He grinned at Tim. ‘What about you then? Care to wear comfy Crocs to your wedding?’ He leaned forward and spoke in a stage whisper. ‘I promise I won’t tell Jess.’
Tim narrowed his eyes but didn’t answer. Dan grinned, unrepentant. There was no way Tim could wear Crocs with his prosthetic foot. Although no one would guess he had one these days, the way he walked with such steady confidence. He’d once thought Tim would be bitter forever about the train accident that left him so wounded. Instead, the support and… he smiled… love of his physiotherapist had drawn Tim to the only One who could heal. Jess was gazing at Tim now, expression tender. She was so controlled, so sensible and logical, Jessica Cardelle. Until she looked at Tim. Then her face transformed until it shone and her plain features filled with beauty born of love. No wonder Tim had fallen for the physiotherapist he’d once resented having any need to see. He'd clearly needed her more than anyone realised.
Just as Daniel needed Fleur.
He prayed the prayer he’d uttered often these past few months since Fleur had gently, regretfully, told him they needed to take it slow, that she wasn’t ready to marry him.
Lord, please heal Fleur. You know I’d love to share this earth life with her. If it’s a good thing, please help her see it. In the meantime, grant me patience and gentleness. And help me love, protect and treasure her always.
Love was such a healing thing. Marriage such a beautiful representation of the unity, the connection Christ had with His bride, the Church. And now his whole family were believers, part of that Church.
He glanced over at Clare. Her eyes sparkled with life and her dimples peeked in and out.
‘Tuck it under like this,’ she instructed the other bridesmaids. Beth and Milla watched her fingers folding the paper flowers and copied.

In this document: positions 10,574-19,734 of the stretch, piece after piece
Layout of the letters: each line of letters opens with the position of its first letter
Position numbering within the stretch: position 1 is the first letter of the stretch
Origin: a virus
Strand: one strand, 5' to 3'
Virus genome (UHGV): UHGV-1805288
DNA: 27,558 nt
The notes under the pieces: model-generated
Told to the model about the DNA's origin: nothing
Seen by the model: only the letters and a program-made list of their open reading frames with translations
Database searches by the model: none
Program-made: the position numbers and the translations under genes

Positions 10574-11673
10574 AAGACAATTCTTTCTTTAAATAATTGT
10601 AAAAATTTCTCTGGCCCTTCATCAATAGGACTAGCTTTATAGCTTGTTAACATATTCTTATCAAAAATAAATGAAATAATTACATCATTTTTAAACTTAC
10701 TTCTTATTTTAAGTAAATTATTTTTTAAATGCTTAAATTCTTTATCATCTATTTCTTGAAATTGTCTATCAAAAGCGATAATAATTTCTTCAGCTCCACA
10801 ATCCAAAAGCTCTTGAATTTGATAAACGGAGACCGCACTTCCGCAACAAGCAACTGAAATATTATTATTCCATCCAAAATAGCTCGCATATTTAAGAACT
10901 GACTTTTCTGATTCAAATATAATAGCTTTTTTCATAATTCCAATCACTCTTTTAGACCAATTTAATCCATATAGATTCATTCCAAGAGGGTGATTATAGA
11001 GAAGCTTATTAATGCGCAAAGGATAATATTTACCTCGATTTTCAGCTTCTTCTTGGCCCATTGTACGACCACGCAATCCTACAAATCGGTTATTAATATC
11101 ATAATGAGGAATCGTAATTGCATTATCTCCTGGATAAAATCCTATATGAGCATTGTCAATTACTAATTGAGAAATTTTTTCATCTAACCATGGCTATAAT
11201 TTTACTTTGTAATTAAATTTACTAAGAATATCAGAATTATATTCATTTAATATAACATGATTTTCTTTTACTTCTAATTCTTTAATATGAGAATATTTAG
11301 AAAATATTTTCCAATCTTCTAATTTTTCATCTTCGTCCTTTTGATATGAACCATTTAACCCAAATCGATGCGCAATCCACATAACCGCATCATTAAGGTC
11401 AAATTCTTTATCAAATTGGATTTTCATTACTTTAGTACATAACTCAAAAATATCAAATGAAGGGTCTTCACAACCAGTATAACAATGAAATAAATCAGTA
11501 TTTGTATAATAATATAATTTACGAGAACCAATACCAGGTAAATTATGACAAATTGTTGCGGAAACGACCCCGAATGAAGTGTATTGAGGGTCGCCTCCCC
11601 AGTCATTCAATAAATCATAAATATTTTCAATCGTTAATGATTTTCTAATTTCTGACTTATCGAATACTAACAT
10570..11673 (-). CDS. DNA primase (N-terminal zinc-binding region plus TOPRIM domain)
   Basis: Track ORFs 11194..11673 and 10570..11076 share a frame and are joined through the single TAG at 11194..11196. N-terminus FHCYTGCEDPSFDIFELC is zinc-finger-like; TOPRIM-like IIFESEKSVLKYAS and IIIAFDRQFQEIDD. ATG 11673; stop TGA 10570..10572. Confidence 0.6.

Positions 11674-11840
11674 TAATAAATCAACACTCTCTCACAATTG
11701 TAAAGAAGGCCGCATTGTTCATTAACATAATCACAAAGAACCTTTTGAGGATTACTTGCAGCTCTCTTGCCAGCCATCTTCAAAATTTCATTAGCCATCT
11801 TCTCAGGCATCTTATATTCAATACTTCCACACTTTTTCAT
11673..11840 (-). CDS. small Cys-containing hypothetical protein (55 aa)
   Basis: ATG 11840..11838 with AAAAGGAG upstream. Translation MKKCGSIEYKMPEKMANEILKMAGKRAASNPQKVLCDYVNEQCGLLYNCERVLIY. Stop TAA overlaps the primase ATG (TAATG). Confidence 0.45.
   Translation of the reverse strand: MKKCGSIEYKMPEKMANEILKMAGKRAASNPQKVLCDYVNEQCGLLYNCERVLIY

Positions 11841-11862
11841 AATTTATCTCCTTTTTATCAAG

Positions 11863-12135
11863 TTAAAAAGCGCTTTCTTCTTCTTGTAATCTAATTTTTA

‘Where are these going to go?’ Milla asked.
‘On the end of the church pews.’ Clare grinned and shot a look at Daniel. ‘Apart from the ones Zoe and Melody make. Dan gets to wear them.’
Four-year-old Zoe stopped her angelic humming and looked up at him, eyes wide. Melody, still a toddler, chattered beside her, her adorable lisp slipping through. He dreamed of having his own children someday. When Fleur was ready to marry him. If.
Daniel looked at the crumpled mess of paper in Zoe’s little hands and smiled. ‘I get to wear yours, Zoe.’
‘Really?’ Her eyes lit with joy.
‘Yes. With pride.’
She beamed at him, dimples so like her mother’s peeking through.
Clare met his gaze and smiled. Her youngest, baby Harmony, crawled onto her lap, thumb firmly planted in her mouth. Phil put down his guitar and came over. The little girl wriggled and held out her arms to him. With a smile, Phil took her and lifted her up to his shoulders. Harmony giggled and Daniel smiled. His nieces were precious.
He smiled wider when little Melody toddled over to him, holding out her crumpled flower. She gazed up at him with wide eyes full of innocence and trust. Eyes that didn’t expect him to play games with her mind or emotions. It was an honour to be trusted. And to have earned that trust. If only he could earn it with Fleur. But he understood. She needed time.
‘You need help?’ he asked little Melody.
‘Yeth,’ she said, her sandy curls bobbing with each enthusiastic nod. Daniel took the flower from her pudgy fingers. She climbed up into his lap, watching intently as coerced his work-roughened fingers into folding the fragile paper back into place.
He felt Fleur’s eyes on him. He met her smiling, tender gaze.
‘Want me to?’ she asked.
‘Sure.’ He handed the flower over. He watched, mesmerised, as her delicate, nimble fingers re-shaped the flower then handed it back to Melody.
‘Perfect,’ he said softly, eyes never leaving Fleur’s. To him, Fleur was perfect. Her heart was scarred, but she was beautiful in every way. Like a flower that had been crumpled and trampled but found new life. He loved everything about her, from her blonde hair, brilliant blue eyes and rosebud mouth, to her heart that was softening and healing more every day.